Missouri looks to end misery in Lincoln - KMOV.com

Missouri looks to end misery in Lincoln

LINCOLN, Neb. (AP) -- Whenever Jim Pillen talks to Bruce Dunning, he invariably asks, "Do you still have James Wilder's cleat marks on your forehead?"

They can laugh now.

Pillen and Dunning were members of the last Nebraska football team to lose to Missouri in Lincoln. That was in 1978, on a day Wilder ran for 181 yards and four touchdowns, running over Dunning for the last score in a 35-31 victory that dashed the second-ranked Huskers' national championship hopes.

Thirty years later, Missouri is poised to end its 15-game losing streak in Lincoln. The fourth-ranked Tigers (4-0) will bring in their best team in decades Saturday night. The Cornhuskers (3-1) are in a rebuilding mode under first-year coach Bo Pelini.

"We've all heard about it," Tigers quarterback Chase Daniel said. "We hadn't won at Kansas State in 12 years before last year. We hadn't won at Colorado in years. This is another streak we would like to break."

Missouri has beaten Nebraska three straight times in Columbia, including 41-6 last year. In Lincoln, the Tigers haven't come within a touchdown of the Huskers since a 23-19 game in 1982. Through the 1990s, when Tom Osborne fielded some of his most dominant teams, 30- and 40-point blowouts were common. Even Bill Callahan, fired at the end of last season, beat the Tigers handily in 2004 and '06 at home.

This time, the oddsmakers say Missouri is supposed to win.

Warren Powers, who coached the Tigers in '78, said Gary Pinkel has taken a downtrodden Missouri program and rekindled the excitement of the 1960s and '70s.

"He's done a good job of winning back the kids in the state, and with Chase he has a super leader," said the 67-year-old Powers, now working for a car dealership in St. Louis. "They've got a real good team, and I think they'll go a long way."

There were multiple story lines at play on that cloudy and bitterly cold mid-November afternoon in 1978.

Nebraska, which had opened the season with a 20-3 loss at Alabama, had come into the game No. 2 in the national rankings after beating Oklahoma 17-14 the week before. It was Tom Osborne's first win over the Sooners, and Nebraska's first since 1971. A victory over Missouri would send Nebraska to the Orange Bowl to play for the national title against Penn State.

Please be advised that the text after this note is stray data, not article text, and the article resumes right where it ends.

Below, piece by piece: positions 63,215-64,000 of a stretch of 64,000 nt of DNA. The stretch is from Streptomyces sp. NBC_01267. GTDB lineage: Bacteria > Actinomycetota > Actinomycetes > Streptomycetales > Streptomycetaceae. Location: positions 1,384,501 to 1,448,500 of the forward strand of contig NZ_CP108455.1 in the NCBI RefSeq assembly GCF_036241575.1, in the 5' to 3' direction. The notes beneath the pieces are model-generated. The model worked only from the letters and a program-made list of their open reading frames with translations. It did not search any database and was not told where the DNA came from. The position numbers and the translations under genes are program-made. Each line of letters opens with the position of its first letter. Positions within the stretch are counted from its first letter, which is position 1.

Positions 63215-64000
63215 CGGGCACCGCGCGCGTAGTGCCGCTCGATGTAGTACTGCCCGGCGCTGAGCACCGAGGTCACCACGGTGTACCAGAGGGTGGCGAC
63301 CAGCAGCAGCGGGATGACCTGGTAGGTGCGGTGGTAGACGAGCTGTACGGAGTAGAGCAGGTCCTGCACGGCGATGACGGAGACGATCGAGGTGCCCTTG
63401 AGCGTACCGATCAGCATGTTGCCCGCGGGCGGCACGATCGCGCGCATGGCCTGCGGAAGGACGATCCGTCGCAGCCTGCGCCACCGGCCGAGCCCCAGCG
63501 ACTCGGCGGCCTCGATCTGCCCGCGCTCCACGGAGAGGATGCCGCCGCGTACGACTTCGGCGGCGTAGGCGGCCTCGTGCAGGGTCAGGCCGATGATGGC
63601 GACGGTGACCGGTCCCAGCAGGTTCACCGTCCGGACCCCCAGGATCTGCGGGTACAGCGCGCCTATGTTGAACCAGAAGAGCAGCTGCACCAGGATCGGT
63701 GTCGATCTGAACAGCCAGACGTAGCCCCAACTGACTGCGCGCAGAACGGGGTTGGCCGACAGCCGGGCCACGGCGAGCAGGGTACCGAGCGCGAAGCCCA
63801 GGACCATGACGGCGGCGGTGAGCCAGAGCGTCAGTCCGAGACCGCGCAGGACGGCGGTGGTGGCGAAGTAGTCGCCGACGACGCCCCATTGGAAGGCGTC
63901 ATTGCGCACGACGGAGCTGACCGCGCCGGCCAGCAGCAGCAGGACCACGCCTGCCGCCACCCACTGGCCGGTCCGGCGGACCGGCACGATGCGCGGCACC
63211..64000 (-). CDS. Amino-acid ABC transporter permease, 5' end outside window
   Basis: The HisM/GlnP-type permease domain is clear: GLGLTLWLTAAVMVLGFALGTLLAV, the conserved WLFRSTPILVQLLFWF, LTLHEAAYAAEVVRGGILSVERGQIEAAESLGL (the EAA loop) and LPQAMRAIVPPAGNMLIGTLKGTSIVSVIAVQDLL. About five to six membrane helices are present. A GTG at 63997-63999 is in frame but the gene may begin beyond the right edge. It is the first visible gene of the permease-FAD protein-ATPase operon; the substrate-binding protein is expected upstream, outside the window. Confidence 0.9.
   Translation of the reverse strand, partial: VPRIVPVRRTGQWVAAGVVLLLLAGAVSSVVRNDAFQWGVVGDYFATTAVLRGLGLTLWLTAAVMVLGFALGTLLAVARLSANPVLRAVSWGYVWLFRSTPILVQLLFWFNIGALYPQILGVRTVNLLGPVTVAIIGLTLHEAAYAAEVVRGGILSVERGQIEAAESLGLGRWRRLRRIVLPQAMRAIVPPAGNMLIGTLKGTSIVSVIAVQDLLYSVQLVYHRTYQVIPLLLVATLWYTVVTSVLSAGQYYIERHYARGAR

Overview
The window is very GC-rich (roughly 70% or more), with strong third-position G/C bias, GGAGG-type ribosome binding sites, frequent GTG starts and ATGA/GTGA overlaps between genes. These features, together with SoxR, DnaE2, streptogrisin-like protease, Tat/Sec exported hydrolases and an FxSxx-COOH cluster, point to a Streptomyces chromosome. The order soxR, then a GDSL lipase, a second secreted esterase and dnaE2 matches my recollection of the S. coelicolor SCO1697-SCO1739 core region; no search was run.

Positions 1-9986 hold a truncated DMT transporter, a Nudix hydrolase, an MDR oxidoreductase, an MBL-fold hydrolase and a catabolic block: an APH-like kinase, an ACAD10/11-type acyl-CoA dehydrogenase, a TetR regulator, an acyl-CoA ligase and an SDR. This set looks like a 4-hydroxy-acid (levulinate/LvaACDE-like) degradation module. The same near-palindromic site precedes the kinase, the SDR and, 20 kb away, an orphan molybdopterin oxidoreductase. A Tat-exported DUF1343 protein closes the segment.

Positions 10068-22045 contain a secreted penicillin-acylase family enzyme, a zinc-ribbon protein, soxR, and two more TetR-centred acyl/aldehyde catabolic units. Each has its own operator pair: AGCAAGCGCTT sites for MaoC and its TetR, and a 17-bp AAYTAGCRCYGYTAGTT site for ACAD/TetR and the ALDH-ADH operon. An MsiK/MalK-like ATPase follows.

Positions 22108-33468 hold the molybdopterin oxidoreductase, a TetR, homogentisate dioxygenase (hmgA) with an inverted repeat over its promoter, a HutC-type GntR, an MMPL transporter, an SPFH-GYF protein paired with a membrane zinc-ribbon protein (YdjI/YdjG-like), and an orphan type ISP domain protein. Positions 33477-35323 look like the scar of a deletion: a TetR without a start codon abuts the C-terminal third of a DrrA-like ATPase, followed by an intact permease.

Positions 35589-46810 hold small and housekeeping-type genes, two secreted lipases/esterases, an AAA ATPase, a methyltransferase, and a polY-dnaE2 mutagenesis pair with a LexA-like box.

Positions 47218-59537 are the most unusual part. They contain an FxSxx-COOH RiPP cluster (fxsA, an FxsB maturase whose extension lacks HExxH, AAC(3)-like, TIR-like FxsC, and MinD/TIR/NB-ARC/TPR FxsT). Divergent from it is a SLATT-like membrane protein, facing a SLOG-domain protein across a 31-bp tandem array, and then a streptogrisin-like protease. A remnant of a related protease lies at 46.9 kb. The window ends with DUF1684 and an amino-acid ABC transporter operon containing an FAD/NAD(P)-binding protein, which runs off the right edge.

Missouri was led by a first-year coach in Powers. He had played halfback at Nebraska in the early 1960s and had been an assistant under Bob Devaney and Osborne. The Tigers had beaten fifth-ranked Notre Dame in the opener but lost to a pair of top-ranked teams in Alabama and Oklahoma. They came to Lincoln 5-4 and needing a win to make a bowl game.

Osborne, now Nebraska's athletic director, recalled Wednesday that his team was spent defensively after beating Oklahoma.

"Not to take anything away from Missouri. They had a great team and played well that day," Osborne said. "We just weren't as sharp defensively. Both teams went up and down the field that day."

Nebraska's Rick Berns broke an 82-yard on his first carry, giving Nebraska the lead 18 seconds into the game.

"Everybody let down and said we were in a cakewalk," said Dunning, a linebacker known as "Stunning Dunning" back in the day. "We actually were in for the fight of our lives that day."

Berns ran for 255 yards against the Tigers, but it wouldn't be enough. The Huskers couldn't tackle Wilder, a 220-pound sophomore who had his breakout game in Missouri's veer offense, and couldn't cover tight end Kellen Winslow, who caught six passes from Phil Bradley for 132 yards.

Missouri, trailing 31-28, got the ball for the last time at its 26 with 5:59 left and the wind chill near zero. Bradley hit Winslow for 33 yards to the Nebraska 15, and two plays later Wilder scored the winning touchdown. On his last carry, a 7-yarder, he rammed Dunning and then shoved him aside on his way to the end zone.

"You don't want to make excuses, but we had a busted defensive scheme," Dunning said. "I won't name names. No excuses. I was a good tackler, and I should have made the tackle. But he went right over me. If I had made that tackle, we would have won the game."

George Andrews, a defensive end who went on to play for the Los Angeles Rams, said he experienced the greatest emotional highs and lows of his athletic career within a span of consecutive Saturdays.

"Probably that loss sticks with me as much as any in my football career," Andrews said.

Missouri went on to the Liberty Bowl and beat LSU 20-15. Nebraska grudgingly played Oklahoma in a rematch in the Orange Bowl and lost 31-24.

"Winning at Notre Dame was good, but winning at Nebraska your first year as coach was great, too," Powers said. "Not many people do that."

The '78 Nebraska players still see each other from time to time at reunions. Some, such as Pillen and Dunning, remain good friends.

Pillen, who lives in Columbus, Neb., used to make a long-distance call to Dunning, who lives in Indianapolis, on the day Nebraska and Missouri would play.

The operator would ask Dunning if he would accept a collect call from "a Mr. James Wilder."

"Put him on," Dunning would say, and then the two would reminisce and catch up with each other.

"We've tried to make levity out of the anguish," said Pillen, a former defensive back. "That's one our class has never put to bed. It's insane you have something hang with you for 30 years."

Missouri, too, suffers.

"It's been a tough deal, not being able to get it done in Lincoln all these years," Powers said. "It's tough on whoever goes in there to play. But it's always been really tough for us."

(Copyright 2008 by The Associated Press. All Rights Reserved.)

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